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Making the Case for Nonprofits in Microfinance

3p Contributor | Wednesday September 3rd, 2014 | 2 Comments
Most families in Maungu have no electricity or water. Zawadisha provides loans for solar lamps and rain water harvesting tanks to women, making these products accessible to poor, rural families.

Most families in Maungu have no electricity or water. Providing small loans for items such as solar lamps and rain water harvesting tanks is one way that micro-finance organizations can experiment to better serve the poor. 

By Jennifer Gurecki

Risk-taking and experimentation are not necessarily terms synonymous with the nonprofit sector. In fact, we normally look toward for-profit entities to take the lead on innovating systems and products, but in the case of financial inclusion for the poor, perhaps it is time to revisit the role of nonprofits. Dean Karlan, in the Fall 2014 issue of the Stanford Social Innovation Review, does just this, illuminating three important functions that nonprofits can serve in the ever-evolving sector of microfinance: serving the unprofitable, building trust and promoting innovation.

At Zawadisha, we are quite familiar with working with people who have been considered too poor and too rural. We have dedicated more time to building relationships with these individuals than we have with developing policies and protocols that inhibit experimentation. We have gained valuable insight from these individuals, resulting in the quick implementation of new products and services that truly meet people’s needs.  We have been able to accomplish all of this precisely because we are not a financial institution. We are not bound by top-heavy policies and red-tape that slows down processes and places a heavy emphasis profitability. In this way, we have benefitted from our nonprofit status, allowing us to test different methods of financial inclusion while still working toward achieving a triple-bottom-line approach to poverty reduction.

Microfinance has reached a stage in its lifecycle where it has become more stable as a financial inclusion tool, but with that stability can come stagnation. We believe that there are elements of the sector to be challenged (such as collateral) and new services to be launched (such as eco-loans targeting consumers rather than micro-loans targeting entrepreneurs). As a growing organization, the key to Zawadisha’s development has been creating a culture of inquiry and discovery. We learn by engaging in meaningful dialogue with the women we serve, by carefully observing, and by seeking out current research on the sector. Unlocking this information, implementing the findings and sharing it with others is critically important as we work towards financial inclusion that is pro-poor and pro-woman.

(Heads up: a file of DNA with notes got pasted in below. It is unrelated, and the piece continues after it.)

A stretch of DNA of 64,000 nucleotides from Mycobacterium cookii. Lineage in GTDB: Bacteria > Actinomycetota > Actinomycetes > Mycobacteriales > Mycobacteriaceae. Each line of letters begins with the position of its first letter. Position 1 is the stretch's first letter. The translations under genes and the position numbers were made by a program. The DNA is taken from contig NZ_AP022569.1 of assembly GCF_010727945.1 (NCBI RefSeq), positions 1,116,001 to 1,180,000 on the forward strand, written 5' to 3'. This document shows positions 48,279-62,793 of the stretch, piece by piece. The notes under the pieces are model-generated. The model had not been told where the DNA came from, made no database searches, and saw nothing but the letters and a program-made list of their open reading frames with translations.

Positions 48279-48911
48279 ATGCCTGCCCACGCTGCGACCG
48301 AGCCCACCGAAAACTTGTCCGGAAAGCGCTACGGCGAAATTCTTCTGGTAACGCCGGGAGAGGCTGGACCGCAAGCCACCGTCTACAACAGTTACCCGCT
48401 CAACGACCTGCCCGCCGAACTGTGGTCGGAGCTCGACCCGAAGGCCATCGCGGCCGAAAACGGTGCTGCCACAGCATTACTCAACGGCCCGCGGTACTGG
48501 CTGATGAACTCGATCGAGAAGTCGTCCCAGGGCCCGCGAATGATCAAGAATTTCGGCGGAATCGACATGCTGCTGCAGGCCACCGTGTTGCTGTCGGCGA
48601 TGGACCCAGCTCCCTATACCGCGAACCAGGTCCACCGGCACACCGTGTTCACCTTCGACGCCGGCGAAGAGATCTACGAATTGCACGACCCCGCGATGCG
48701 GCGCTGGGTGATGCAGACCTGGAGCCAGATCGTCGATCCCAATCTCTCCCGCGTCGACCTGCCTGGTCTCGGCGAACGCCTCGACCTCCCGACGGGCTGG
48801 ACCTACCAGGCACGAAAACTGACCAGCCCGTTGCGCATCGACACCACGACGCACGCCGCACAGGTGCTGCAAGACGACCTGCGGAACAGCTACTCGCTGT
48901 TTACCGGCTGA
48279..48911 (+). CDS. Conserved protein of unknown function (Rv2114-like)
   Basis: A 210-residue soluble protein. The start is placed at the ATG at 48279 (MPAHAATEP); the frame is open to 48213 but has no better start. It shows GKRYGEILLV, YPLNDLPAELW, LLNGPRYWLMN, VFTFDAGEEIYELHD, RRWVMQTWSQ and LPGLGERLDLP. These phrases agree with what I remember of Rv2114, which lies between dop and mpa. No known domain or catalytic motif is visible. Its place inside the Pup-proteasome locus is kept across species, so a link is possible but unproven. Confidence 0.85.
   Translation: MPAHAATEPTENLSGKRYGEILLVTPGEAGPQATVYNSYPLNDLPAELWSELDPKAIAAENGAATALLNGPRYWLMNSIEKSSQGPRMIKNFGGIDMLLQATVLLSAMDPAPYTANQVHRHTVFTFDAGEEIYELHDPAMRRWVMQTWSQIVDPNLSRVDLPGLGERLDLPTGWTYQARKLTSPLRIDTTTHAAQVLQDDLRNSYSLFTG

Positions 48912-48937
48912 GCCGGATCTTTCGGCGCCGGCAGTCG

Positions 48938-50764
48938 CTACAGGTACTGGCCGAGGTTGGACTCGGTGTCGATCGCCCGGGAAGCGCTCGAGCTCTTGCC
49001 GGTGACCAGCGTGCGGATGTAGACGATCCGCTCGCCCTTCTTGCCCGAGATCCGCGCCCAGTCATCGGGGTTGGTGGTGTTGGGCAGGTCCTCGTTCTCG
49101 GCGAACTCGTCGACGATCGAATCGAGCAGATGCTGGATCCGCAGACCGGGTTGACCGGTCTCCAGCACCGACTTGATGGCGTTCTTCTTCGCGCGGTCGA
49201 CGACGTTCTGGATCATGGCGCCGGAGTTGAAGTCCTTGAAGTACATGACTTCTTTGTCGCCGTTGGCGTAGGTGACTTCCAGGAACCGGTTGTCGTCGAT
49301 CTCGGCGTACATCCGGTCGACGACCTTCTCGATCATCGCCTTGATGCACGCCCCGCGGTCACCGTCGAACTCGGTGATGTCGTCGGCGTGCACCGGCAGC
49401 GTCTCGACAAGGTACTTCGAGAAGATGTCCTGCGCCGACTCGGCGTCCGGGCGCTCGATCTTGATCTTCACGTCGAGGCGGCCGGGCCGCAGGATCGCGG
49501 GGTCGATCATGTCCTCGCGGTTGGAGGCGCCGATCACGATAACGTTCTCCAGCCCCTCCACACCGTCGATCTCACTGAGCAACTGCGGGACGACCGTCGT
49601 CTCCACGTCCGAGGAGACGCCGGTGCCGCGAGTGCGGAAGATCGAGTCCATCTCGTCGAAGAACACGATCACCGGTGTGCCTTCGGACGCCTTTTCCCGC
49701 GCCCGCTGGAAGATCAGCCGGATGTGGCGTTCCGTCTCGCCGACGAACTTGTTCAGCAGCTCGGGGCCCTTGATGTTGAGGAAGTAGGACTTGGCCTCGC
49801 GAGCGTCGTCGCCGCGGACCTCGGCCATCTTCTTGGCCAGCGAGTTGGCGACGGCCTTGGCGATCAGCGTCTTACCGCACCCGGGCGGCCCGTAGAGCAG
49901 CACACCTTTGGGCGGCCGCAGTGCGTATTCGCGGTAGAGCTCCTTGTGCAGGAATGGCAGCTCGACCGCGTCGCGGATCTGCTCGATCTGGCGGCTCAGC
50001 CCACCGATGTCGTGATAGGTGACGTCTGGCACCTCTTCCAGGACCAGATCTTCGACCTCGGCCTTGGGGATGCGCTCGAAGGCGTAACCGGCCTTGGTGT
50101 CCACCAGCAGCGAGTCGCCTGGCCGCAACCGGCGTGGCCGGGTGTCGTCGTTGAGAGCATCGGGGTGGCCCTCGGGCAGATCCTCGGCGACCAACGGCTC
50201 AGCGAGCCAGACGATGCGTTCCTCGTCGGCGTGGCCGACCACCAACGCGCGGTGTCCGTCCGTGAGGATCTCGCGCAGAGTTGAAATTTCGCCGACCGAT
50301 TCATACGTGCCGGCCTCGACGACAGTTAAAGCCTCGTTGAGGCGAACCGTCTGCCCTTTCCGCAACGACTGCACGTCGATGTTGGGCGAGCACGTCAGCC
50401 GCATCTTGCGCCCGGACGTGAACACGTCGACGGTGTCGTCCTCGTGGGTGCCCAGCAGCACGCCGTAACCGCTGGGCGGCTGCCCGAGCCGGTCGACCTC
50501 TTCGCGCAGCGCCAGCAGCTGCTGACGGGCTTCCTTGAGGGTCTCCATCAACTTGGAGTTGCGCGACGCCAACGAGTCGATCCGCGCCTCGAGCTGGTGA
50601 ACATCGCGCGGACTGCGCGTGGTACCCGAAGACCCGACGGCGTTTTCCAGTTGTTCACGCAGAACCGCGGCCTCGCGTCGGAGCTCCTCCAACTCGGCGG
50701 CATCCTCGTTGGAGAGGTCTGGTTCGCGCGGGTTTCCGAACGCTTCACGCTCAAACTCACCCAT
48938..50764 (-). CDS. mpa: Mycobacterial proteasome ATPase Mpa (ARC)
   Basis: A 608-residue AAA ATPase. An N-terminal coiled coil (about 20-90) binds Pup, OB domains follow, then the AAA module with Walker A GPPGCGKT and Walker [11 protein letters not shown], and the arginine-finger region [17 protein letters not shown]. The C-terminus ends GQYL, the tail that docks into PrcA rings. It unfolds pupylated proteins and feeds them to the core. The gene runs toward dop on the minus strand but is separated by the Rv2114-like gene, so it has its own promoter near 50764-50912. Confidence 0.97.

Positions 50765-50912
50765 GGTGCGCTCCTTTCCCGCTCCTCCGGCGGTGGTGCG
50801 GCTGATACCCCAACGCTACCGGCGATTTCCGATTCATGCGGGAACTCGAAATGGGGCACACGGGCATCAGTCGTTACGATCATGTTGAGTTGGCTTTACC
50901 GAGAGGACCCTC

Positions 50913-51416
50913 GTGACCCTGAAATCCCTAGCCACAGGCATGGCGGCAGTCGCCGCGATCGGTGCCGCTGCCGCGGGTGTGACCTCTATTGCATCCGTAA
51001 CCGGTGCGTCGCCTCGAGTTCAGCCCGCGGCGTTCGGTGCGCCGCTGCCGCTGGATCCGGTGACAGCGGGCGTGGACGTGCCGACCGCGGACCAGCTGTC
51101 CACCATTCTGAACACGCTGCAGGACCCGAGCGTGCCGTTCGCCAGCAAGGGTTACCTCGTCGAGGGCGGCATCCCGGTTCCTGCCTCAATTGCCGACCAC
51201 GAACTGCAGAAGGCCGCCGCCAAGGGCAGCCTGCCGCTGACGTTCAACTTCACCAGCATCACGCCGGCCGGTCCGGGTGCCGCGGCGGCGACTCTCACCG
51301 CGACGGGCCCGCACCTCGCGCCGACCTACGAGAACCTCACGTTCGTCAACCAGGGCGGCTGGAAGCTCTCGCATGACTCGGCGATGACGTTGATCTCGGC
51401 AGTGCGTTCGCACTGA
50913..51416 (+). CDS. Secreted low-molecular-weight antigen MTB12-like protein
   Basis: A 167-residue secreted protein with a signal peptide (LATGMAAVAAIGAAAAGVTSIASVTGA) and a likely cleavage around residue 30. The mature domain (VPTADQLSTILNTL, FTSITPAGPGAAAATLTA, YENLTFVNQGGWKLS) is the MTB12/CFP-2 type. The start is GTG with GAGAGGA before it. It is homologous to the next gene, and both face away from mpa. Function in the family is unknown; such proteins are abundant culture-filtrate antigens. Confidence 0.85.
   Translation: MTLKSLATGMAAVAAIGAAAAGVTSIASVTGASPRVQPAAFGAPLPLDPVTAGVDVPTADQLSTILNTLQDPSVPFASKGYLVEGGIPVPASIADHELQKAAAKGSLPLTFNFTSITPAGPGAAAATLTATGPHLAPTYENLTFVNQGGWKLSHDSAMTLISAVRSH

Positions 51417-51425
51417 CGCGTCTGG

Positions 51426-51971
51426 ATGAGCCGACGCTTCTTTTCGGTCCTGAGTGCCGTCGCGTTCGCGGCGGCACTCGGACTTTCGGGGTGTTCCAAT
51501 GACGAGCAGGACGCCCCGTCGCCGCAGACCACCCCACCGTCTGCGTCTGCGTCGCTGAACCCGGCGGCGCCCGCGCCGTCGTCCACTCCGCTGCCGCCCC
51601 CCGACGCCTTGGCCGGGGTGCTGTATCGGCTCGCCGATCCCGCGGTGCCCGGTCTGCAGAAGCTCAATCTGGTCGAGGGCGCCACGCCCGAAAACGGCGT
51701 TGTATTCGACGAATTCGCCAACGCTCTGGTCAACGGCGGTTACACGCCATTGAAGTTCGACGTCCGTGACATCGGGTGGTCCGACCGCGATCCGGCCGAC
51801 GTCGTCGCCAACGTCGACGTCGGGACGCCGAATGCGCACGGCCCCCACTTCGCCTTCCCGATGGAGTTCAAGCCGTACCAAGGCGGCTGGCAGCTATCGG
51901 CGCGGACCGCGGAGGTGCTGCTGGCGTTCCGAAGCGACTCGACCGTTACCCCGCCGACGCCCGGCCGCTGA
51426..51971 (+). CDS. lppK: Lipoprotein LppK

That is why one of our initiatives is a two-week immersion in Kenya for students to learn from and engage in our approach to community-based micro-lending. More than a volunteer abroad experience, their time spent in the field, interacting with our members, collecting and interpreting data, and pairing both with rigorous scholarly inquiry creates a unique learning opportunity that cannot be found in a textbook.

In January 2015, Zawadisha will host a group of Presidio Graduate School students, who are launching an Indiegogo crowdfunding campaign during the month of September to raise money for their trip to Kenya with Zawadisha. Learn more about their trip here and Zawadisha at Zawadisha.org.  

Photo provided by Zawadisha

Jennifer Gurecki is the Chief Innovation Officer of Zawadisha, a non-profit social enterprise that provides micro-loans and training for women in Kenya, with a focus on sustainability and resiliency. She also is a PhD student at Prescott College, studying sustainability education.


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  • Rebecca Boyles

    Hi Jennifer! Interesting article – could you elaborate on what you mean by “eco-loans” to consumers? Thanks!

    • Jennifer Gurecki

      Hi Rebecca, eco-loans are loans for products that are environmentally sustainable — rainwater harvesting tanks, solar lamps, clean cook stoves. We’re in the process of building out the training side of this to assist the women in also generating income from these items (starting tree seedling nurseries and charging cell phones with the solar lamps).